Gabe was a strange kid, no doubt about it. He was fourteen, almost fifteen, and had only just entered adolescence. He was a remarkable artist, entirely self-taught, and he spent most of his time—when he wasn’t reading comic books—doing panel drawings with an ultrafine black pen. He was scary-smart, brilliant at math and science, and he affected a world-weary cynicism. But every once in a while a crack would appear in his brittle shell, and you’d catch a fleeting glimpse of the little boy. He didn’t seem to have any close friends. They called him a dork and a nerd at school, he told me once, and I felt bad about what he must be going through. Adolescence was hard enough for a normal kid.
Listen,” I said. “There was once this legendary French acrobat named Charles Blondin, okay? He was famous in the nineteenth century for doing these impossible daredevil tightrope-walking stunts. He strung a rope across Niagara Falls, a thousand feet long. And this crowd gathered and he walked on the tightrope over the falls, hundreds of feet above the gorge, and the crowd went crazy when he got to the other side, clapping and cheering.” Gabe gave me a skeptical glance. “Yeah?” “And then he said to the crowd, ‘Do you believe I can do it again?’ and the crowd cheered, ‘Yes!’ And he did it. And the crowd cheered even louder, and he said, ‘Do you believe I can do it wearing a blindfold?’ And some people in the crowd got scared and shouted, ‘No, don’t do it,’ and others said, ‘Yes! You can do it!’” “And he fell,” Gabe said. I shook my head. “He did it, and the crowd cheered even louder, and he said, ‘Do you believe I can do it on stilts this time?’ And the crowd shouted out, “Yes! You can do it!’ And he did it, and the crowd roared and got even wilder. So then he said, ‘Do you believe I can do it pushing a wheelbarrow along the rope?’ And the crowd roared and cheered and said, ‘Yes!’ And Blondin said, ‘You really think I can? You believe it?’ And they shouted, ‘Yes! Yes, you can!’ ” Despite himself, despite his teenage cynicism, he was actually listening. For a moment he almost seemed to be a child again, listening to a bedtime story. “Is this true?” “Yes.” “He actually did it?” “Yep. He did it. He walked across the tightrope hundreds of feet above the gorge pushing a wheelbarrow, and when he made it to the other side the audience had grown huge and frenzied and totally worked up and they cheered. Really went crazy. So Blondin said, ‘Do you believe I can do it again but this time pushing a man in this wheelbarrow?’ And the crowd roared and said, ‘Yes!’ He said, ‘You really believe I can do it?’ And they all went, ‘Yes, definitely! You can do it! We believe in you! Yes! Absolutely!’ By that time the crowd was completely behind him. They thought he could do anything. So Blondin said, ‘Then who will volunteer to sit in the wheelbarrow?’ And the crowd suddenly went quiet. Totally silent. And he said, ‘What’s the matter? You don’t believe in me anymore?’ And they were silent for a long time before someone from the crowd finally said, ‘Yes, we believe in you. But not that much.’ ” “Huh. Did anyone ever volunteer to get in the wheelbarrow?” I shrugged. “How’d the guy die?” “In bed. Forty years later. From diabetes.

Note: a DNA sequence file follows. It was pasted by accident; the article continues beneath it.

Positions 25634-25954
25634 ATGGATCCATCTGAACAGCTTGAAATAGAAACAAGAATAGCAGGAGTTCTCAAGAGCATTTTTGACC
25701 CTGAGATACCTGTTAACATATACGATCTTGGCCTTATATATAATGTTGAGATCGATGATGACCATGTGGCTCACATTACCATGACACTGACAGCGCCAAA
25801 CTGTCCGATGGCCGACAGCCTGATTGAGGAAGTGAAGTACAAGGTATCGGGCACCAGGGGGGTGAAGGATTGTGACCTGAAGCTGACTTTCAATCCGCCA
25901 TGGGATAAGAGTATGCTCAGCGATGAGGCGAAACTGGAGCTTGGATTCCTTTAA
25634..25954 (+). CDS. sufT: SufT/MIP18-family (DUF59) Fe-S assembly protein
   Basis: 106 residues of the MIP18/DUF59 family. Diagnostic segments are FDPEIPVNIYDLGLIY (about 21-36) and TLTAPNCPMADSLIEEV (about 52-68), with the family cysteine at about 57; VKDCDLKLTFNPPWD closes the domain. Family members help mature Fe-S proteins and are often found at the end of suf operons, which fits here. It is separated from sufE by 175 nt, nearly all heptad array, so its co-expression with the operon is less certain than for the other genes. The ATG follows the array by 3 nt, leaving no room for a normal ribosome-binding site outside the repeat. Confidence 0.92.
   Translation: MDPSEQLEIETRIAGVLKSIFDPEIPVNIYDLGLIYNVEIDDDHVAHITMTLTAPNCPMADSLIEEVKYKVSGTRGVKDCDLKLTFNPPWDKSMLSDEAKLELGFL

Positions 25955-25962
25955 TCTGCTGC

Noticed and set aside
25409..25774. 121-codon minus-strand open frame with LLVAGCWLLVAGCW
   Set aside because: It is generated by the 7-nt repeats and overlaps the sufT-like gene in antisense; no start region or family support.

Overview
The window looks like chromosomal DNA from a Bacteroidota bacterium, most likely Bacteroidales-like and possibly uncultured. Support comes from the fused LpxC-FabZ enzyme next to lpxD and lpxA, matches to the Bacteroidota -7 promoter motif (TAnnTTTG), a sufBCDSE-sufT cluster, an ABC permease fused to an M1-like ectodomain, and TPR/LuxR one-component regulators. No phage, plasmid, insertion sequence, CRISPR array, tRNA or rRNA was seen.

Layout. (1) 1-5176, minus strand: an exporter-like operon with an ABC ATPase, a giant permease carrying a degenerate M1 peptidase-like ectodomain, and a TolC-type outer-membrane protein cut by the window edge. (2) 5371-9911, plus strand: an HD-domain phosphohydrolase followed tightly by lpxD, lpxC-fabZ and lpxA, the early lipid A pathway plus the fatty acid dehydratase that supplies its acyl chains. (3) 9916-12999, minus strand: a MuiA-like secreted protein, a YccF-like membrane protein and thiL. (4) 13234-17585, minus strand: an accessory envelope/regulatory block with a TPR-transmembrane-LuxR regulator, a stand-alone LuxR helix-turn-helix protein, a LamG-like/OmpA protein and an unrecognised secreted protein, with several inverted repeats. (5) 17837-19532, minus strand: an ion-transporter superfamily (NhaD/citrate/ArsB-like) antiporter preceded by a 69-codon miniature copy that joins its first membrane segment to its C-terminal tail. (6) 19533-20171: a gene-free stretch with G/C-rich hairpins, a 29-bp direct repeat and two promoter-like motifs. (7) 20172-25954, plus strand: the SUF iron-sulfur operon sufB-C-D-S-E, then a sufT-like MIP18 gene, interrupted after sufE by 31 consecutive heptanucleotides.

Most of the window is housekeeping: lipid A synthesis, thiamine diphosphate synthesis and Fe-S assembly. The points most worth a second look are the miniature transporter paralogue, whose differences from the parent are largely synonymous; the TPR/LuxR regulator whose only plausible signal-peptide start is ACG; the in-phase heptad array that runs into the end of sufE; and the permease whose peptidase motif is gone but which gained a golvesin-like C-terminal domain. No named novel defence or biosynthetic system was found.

The most I could do was to mull over several different hypotheses. Think them through, turn them over and over and try to calculate which one was the most likely. What I eventually settled on was something like this: my ever-scheming, ever-dissatisfied, megalomaniacal brother had finally discovered a way out of his middle-class purgatory. After his company, Gifford Industries, had secretly acquired Paladin Worldwide, he’d combed through Paladin’s financial records, come across evidence of some mammoth kickback scheme, and made the brazen error of trying to extort millions of dollars from Carl Koblenz, Paladin’s president. But instead of simply buying Roger’s silence, Paladin had come right back at him. Threatened him. Targeted him. Then, one night in Georgetown, grabbed him. After that, well, my hypothesis got even shakier. Had he managed to escape his abductors? That seemed awfully unlikely. Roger was no super-hero. Was he being held prisoner at the Paladin training facility in Georgia in such a lax, loose way that he was actually able to use a cell phone? That was only marginally more likely.
The guy standing behind him—cute, dark-haired, the innocent face of a boy and the body of a linebacker—looked barely thirty. “How’s it going?” he said, smiling, and she couldn’t help smiling back. They each took out leather badge holders and flipped them open. She saw only a flash of gold, a glint of silver. The older one sat slowly, gingerly, on the only chair, as if he had a bad back. “How are you feeling, Mrs. Heller?” His partner went scrounging for another chair from somewhere beyond the blue curtains, the boundaries of her world.